"Each tubular steel tower is delivered in three sections, varying in length from 18.5 meters to 36 meters," Collins explained. "Siemens Wind Power, of Denmark, the turbine supplier, performed the erection of the turbines. "The turbine towers are placed on shims to assure a level base and bolted to the cap using 160 post-tensioned anchor bolts. The main assembly crane was a Terex-Demag CC2801 with a total lift capacity of 600 tons. The crane was rigged with a jib boom to set the 88-ton nacelle atop the 80-meter tower in winds up to 12 meters/second. A secondary crawler crane with 250-ton capacity was used to accept delivery of the equipment and set the base tower section on the foundation. Auxiliary hydraulic cranes were used as tail cranes and moved miscellaneous equipment."
Siemens used both single blade installation and hub installation, where the blades are attached to the hub and lifted as a unit. The nacelle is the housing that contains the meteorological equipment that points the turbine in the proper direction, the rotors and generators that create the power. The blades are 45 meters long and weigh 12 tons each.
All the tower and turbine components were received at the ports of Houston and Corpus Christi and trucked to the site, according to Collins.
Growing Wind Farms
Airtricity has begun three additional wind farms in the same area, all under construction by D.H. Blattner & Sons, a 100-year-old heavy civil contractor based in Avon, Minn. All three projects are scheduled to be completed by the end of 2007.
The largest of these, the Roscoe Wind Farm, is located west of Sweetwater in an area primarily used for cotton farming. The project area lies at the convergence of Mitchell, Nolan and Scurry counties and will cover nearly 30,000 acres when it is completed by the end of 2007. The 209-megawatt Roscoe Wind Farm will annually produce enough energy to power 60,000 homes and save approximately 375,000 tons per year in greenhouse gas emissions. The wind power will be furnished to TXU Wholesale under a five-year sales contract.
"In 2006, Texas became the nation's leader in installed wind capacity," Woodson said. "There are several wind farms under construction in the 120- to 200-megawatt range. This size is large by national standards, but about average for Texas. Texas accounts for about one-third of the wind power growth nationally this year."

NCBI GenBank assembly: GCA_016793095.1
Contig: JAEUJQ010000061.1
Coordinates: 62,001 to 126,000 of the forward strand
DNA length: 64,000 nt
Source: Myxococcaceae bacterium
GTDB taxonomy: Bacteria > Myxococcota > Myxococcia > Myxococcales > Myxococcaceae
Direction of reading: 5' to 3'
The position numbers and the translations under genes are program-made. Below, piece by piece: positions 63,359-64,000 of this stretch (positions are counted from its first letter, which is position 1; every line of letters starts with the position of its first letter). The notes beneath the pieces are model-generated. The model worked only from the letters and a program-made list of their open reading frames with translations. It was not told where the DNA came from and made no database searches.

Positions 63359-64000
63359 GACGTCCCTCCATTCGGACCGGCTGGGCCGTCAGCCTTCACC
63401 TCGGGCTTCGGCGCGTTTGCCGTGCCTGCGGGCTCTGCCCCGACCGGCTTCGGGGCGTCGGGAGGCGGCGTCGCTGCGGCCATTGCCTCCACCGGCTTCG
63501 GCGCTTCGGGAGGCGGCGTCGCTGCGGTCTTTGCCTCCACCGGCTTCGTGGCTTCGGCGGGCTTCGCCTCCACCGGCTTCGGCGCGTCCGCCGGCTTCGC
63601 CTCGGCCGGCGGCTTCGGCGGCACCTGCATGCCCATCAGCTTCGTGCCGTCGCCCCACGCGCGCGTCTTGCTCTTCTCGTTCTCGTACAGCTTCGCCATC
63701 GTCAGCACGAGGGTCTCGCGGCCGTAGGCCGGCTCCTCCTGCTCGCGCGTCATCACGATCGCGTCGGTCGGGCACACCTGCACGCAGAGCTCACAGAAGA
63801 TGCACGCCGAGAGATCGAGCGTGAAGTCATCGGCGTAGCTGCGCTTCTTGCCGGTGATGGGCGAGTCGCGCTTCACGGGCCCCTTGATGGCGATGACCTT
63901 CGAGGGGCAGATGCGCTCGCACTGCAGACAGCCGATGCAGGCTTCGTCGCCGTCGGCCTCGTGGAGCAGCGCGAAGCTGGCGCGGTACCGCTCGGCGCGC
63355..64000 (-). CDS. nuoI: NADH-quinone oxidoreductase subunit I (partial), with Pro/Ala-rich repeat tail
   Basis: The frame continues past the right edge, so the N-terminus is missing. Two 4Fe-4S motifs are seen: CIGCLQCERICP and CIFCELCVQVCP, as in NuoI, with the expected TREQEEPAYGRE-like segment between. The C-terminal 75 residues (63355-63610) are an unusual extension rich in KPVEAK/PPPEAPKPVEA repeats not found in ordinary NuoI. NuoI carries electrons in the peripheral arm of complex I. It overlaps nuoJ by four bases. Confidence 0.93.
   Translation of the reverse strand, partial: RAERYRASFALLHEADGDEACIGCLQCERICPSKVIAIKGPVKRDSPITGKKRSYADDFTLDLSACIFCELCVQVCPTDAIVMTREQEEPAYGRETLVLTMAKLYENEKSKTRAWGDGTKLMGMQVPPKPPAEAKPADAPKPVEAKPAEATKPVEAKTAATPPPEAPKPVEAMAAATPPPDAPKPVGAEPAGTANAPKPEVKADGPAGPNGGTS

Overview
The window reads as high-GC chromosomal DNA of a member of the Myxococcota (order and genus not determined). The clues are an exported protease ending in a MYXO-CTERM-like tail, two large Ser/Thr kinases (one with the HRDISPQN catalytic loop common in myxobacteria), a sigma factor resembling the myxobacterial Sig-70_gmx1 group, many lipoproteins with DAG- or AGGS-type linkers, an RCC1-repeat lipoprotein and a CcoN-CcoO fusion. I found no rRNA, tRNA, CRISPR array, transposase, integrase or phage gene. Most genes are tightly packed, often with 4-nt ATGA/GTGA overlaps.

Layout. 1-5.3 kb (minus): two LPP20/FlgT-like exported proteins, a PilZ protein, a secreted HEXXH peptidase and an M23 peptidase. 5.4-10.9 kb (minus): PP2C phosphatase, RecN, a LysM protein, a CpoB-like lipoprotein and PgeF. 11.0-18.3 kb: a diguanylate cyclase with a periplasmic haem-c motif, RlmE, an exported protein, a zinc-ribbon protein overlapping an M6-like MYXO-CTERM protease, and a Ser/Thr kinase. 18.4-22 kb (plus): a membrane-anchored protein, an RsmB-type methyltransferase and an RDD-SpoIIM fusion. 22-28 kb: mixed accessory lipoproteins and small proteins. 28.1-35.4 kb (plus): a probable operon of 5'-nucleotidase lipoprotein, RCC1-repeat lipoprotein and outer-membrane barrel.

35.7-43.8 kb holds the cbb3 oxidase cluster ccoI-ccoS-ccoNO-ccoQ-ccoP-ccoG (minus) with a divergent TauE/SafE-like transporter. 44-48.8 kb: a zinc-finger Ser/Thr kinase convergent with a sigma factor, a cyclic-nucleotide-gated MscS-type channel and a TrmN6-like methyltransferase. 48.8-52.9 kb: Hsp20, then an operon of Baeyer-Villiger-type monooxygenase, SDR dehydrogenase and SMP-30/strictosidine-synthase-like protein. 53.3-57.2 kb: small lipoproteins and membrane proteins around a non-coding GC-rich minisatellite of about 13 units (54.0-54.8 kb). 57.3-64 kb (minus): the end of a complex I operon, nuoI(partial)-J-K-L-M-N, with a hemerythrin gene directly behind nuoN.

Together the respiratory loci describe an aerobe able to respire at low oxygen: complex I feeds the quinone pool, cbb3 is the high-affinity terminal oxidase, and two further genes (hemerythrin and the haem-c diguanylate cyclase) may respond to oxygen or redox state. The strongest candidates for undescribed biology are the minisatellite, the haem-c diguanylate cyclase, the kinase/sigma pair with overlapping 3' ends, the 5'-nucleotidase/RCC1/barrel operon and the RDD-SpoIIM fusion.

|Wind Farm||Counties||Capacity||Turbine Mfg./Location|
|Roscoe||Mitchell, Nolan, Scurry||209 MW||Mitsubishi/Mexico, Japan|
|Sand Bluff||Glasscock, Sterling||90 MW||Gamesa/Spain|
|Champion||Mitchell, Nolan||126 MW||Siemens/Denmark|
This past February, a consortium backed by Airtricity announced its plans of a ground-breaking electricity transmission 'loop' in the Texas Panhandle Plains region. As the name implies, the Panhandle Loop is a 'looped' transmission system, with three interconnected transmission lines extending from three separate loops on the grid.
"This project would open an area served by a different power grid, a CREZ (Competitive Renewable Energy Zone), and bring it into the ERCOT (Electric Reliability Council of Texas), the system that operates in most of the state," Woodson explained.
The Panhandle Loop will be a revolutionary 800-mile transmission project bringing 4,200 megawatts of wind energy to the Texas Panhandle — enough to supply over 1 million homes with green, renewable energy. The loop will result in the investment of over $10 billion in new generating capacity, including 2,000 megawatts of gas-fired power and 1,800 megawatts of coal-fired power.
The Panhandle Loop is supported by a group of five unique and diverse companies in the energy and chemical industries: Airtricity, Inc.; Babcock & Brown Renewable Holdings Inc.; Celanese, Ltd.; Occidental Energy Ventures Corp.; and Sharyland Utilities, L.P. The proposal has been filed with the Public Utility Commission of Texas (PUCT).